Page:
Since then-House Speaker Kevin McCarthy launched the impeachment inquiry into President Joe Biden in September, the trio of committees leading the investigation have been trying to build momentum.
They have interviewed various officials from the Justice Department and Internal Revenue Service while also obtaining a mountain of documents and new bank records, including from Biden family members.
Now, the House is expected to vote on Wednesday to formalize the inquiry into the president — something Republican proponents of the vote say will fortify subpoenas and strengthen the inquiry’s legal standing. GOP members of the House Rules Committee also argued the move was in response to stonewalling by the administration to hand over documents it requested.
But, even as Republicans issue new subpoenas and schedule more depositions, including with the president’s brother and son, they still have not uncovered credible evidence that backs up their loftiest claims against Biden. There has only been one hearing related to the inquiry since its launch, where the expert witnesses called by Republicans acknowledged GOP investigators hadn’t yet presented enough evidence to prove the accusations they were leveling.
At every stage, House Democrats and the White House have refuted and sometimes even debunked the accusations leveled by Republicans, who have tried to connect Joe Biden to his son’s million-dollar overseas deals.
Some of the findings: The House Oversight panel — one of the committees leading the investigation — has focused on Hunter Biden’s foreign business dealings and sought to make connections to his father. In the early stages of their investigation, they interviewed five people and issued nine bank subpoenas, but have ramped up to issue nine subpoenas for testimony in the last month. The Republican-led committee released a document last week showing payment from Hunter Biden’s business entity, Owasco PC, to Joe Biden when he was not in office — but they omitted evidence that the president’s son was repaying his father for a car.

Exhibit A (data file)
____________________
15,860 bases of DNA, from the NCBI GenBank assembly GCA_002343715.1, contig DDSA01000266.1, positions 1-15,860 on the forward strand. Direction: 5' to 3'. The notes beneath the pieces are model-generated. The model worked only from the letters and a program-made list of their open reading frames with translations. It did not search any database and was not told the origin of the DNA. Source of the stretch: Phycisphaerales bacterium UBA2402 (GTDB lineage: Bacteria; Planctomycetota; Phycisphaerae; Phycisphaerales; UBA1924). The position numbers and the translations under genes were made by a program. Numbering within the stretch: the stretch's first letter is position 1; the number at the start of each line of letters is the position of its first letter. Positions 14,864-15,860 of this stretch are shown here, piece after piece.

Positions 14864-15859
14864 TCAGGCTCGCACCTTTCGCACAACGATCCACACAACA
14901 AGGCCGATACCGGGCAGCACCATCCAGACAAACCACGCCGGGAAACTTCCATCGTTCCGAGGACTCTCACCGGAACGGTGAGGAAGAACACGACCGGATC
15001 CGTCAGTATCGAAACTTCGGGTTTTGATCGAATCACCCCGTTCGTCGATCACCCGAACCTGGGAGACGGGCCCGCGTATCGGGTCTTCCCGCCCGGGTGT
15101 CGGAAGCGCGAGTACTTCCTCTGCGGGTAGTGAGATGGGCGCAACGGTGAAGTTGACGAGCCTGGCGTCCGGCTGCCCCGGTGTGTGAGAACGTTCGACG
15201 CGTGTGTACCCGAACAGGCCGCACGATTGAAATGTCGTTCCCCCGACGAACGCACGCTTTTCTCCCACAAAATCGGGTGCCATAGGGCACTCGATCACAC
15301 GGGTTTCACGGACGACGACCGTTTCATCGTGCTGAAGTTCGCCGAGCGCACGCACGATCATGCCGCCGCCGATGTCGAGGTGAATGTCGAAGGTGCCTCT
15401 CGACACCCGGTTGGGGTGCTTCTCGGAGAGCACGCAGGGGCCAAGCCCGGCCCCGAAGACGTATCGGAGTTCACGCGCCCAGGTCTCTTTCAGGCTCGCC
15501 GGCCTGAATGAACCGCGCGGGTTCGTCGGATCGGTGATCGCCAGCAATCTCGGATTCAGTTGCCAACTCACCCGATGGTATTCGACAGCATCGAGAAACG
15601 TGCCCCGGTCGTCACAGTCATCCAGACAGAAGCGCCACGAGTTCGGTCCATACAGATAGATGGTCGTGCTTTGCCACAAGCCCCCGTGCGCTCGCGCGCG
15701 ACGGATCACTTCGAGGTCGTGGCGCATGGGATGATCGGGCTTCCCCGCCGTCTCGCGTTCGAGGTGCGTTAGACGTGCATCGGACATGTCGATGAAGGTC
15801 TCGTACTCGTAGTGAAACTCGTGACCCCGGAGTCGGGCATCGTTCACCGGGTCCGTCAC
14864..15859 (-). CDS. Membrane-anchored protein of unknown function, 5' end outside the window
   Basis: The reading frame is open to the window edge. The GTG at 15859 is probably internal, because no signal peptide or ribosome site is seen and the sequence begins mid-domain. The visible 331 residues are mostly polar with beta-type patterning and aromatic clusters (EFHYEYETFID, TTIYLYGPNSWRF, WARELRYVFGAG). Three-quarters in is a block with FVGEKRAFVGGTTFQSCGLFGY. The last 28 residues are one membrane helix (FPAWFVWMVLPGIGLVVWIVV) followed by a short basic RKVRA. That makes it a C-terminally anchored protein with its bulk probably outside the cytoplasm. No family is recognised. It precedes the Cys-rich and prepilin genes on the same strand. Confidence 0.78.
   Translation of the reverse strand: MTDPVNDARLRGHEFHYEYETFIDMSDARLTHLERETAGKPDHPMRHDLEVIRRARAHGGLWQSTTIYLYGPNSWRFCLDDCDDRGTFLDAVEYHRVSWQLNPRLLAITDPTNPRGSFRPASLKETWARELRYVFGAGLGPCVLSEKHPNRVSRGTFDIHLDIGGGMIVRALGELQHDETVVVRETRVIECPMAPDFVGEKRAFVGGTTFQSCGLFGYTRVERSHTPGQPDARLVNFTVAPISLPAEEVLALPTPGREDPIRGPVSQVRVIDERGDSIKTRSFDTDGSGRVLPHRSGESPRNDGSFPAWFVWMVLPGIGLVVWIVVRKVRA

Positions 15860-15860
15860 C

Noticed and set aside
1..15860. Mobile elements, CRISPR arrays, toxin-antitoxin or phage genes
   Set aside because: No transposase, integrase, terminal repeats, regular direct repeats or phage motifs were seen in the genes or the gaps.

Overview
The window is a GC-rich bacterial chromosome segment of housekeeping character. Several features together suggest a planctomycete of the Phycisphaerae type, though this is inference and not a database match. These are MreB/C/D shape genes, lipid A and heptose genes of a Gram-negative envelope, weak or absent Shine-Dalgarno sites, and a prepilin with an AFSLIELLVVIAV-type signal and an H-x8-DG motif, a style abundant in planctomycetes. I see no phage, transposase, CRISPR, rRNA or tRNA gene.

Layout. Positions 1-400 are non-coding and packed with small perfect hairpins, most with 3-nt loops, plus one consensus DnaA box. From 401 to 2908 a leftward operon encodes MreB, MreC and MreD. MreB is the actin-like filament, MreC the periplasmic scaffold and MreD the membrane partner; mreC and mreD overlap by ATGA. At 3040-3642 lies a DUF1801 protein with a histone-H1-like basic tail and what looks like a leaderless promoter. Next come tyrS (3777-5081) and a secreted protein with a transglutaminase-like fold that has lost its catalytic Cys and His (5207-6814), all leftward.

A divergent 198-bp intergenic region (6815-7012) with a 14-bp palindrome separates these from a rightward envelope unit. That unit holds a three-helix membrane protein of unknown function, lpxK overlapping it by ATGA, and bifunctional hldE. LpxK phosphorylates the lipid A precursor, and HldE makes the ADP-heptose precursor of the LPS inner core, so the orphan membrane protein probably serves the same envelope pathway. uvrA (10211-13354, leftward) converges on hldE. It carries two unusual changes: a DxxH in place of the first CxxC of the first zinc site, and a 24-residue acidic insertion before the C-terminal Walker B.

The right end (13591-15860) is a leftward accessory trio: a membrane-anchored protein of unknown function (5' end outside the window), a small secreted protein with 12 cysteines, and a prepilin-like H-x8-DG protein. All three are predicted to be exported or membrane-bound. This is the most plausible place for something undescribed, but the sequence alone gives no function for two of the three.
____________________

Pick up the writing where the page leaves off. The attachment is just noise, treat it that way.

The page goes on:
There have also been two personal checks from the president’s brother, James Biden, to Joe Biden when he was not in office, that the committee released. However, available evidence suggests these were loan repayments.
Even though these payments are a far cry from the Republican accusations that the president profited from his family’s foreign business dealings, the existence of the checks has provided fuel to the president’s political opponents and the GOP far-right base.